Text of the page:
Instrumental metal has always been tough for me to get a handle on. Having come up as a serious devotee of Yngwie Malmsteen and the Shrapnel label, it's kind of hard for me to listen to twenty years down the line. Heath got me into Pelican and Isis and Greg at Academy recommended a couple other selections and before I knew it, I was harvesting instrumental tracks with wild abandon. I got a pretty good Envy fixation going and started working my way through the Temporary Residence roster. I saw a bit of Explosions In The Sky when Wilderness opened up for them at Bowery a couple years ago and thought they were pretty boring, really. Not that they suck by a long shot, but the contrarian in me prefers This Will Destroy You. They are really two sides of the same coin, but any way you slice it, there are some bands that are doing some pretty interesting things with clean amps and delay in 2008.
Cue Daturah. Graveface sent me a copy of the record through Burning Angel. I could (and will) poo-poo the lack of full packaging, but there was (and is) a whole lot of ass-kicking ambient metal in that simple paper card sleeve. There's talk of them coming to the States early next year, but in the meantime, check the review reprinted from Skyscraper #28 without asking permission from Andrew. You'll doubtless want to own my wisdom in tangible form, so pick up an issue online or from your favorite retailer. Subscribe even. Buy the Daturah records, too. Read on, hombres.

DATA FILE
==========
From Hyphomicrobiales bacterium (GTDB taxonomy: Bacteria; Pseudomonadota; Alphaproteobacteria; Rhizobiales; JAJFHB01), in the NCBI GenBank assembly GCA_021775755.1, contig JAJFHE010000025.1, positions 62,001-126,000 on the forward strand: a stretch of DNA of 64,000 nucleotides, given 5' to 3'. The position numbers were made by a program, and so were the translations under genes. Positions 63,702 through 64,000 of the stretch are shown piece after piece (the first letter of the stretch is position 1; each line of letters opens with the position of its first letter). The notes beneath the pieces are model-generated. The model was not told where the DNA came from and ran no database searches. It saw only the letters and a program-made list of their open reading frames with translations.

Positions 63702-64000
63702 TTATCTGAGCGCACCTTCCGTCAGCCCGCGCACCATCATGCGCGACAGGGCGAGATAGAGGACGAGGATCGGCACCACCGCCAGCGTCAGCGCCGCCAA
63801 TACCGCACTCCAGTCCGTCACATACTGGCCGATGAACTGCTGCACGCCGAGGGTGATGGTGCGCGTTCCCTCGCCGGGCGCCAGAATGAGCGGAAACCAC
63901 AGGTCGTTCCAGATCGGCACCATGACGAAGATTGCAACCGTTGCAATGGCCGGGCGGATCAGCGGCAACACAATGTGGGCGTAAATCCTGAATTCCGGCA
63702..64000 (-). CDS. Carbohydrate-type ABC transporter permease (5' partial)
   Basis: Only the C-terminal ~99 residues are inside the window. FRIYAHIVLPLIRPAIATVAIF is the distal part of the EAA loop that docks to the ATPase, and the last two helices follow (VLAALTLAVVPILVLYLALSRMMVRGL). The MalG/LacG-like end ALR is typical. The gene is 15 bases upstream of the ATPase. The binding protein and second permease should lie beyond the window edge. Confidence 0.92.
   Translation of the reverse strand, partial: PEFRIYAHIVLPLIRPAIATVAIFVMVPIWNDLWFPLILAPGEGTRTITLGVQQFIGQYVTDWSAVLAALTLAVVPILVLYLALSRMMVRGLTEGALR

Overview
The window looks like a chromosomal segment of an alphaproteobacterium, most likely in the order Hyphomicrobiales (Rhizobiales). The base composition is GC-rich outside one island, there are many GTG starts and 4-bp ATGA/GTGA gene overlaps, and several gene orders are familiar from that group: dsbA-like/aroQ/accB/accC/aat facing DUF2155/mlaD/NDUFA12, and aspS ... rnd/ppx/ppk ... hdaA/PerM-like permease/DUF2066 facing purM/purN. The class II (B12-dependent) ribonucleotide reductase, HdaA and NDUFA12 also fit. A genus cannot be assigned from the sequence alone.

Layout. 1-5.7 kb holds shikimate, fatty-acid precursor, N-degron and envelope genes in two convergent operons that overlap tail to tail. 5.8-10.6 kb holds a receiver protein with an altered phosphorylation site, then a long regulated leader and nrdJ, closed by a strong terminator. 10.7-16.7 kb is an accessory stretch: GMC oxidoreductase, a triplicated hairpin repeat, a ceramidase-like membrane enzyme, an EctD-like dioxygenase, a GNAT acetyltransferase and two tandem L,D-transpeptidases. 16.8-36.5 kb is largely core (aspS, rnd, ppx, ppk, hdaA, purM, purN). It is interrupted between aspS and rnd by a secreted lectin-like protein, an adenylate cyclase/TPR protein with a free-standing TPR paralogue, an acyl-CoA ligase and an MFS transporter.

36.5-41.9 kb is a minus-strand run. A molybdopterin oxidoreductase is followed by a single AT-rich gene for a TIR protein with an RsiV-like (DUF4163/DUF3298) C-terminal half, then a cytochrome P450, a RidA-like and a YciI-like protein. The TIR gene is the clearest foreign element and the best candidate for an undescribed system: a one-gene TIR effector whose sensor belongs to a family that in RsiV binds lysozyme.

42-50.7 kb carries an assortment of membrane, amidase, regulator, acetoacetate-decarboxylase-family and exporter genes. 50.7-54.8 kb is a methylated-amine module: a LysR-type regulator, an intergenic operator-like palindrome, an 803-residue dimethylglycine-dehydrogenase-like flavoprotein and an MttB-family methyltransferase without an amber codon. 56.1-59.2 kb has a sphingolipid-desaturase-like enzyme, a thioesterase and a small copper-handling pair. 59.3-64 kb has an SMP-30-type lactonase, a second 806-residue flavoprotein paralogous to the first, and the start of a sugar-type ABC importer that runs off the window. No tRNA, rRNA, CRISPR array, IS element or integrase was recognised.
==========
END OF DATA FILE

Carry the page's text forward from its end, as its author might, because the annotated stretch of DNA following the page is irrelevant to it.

Instrumental metal music can be a slippery slope. If you fall on the Shrapnel end of the spectrum, you can get a bunch of guys speed-picking their way through their favorite arpeggios on quadruple neck guitars. If you go Favored Nations, you can end up with a bunch of guys in pirate shirts approximating whale music. Daturah plays the type of instrumental music that our friends in Pelican and Isis purvey, but with a soupcon of This Will Destroy You and Mono to keep it interesting.Daturah hail from Frankfurt, a city widely held as the financial center of Germany. Makes sense, as Daturah are money in the bank. While Reverie runs a little bit under an hour, there are only six songs. That's no real shocker for bands of this ilk, the trick is in filling up the space without overstaying your welcome and becoming the musical equivalent of a run-on sentence. Daturah break things up with samples and other audio tweakery, another concept that is far from new to the genre but used tastefully by our German freunds. They've also gotten a bit of a name for themselves for incorporating video installations, adding a sixth member for live shows. It makes sense, Daturah has a cinematic scope to their tracks that a lot of lesser bands lack. They don't come as hard as Hydrahead fare like Isis. There is nary a double bass drum roll to be had, but the relentlessness push and pull the Daturah rhythm section displays maintains the same quite intensity. Coupled to as many three guitars, you might expect that there is quite a wall of sound when the louder parts kick in. There is, but there is also a Juno vibe to the quieter three guitar parts that work rather nicely on Reverie, each player adding a part to the sonic arabesque and making the song more powerful without resorting to played-out shred wankery or 'notice me' histrionica. There is a dreamlike component to Reverie, and while the record lives up to it's name, it is hardly abstract. Daturah are the kind of thought you want to bemuse you.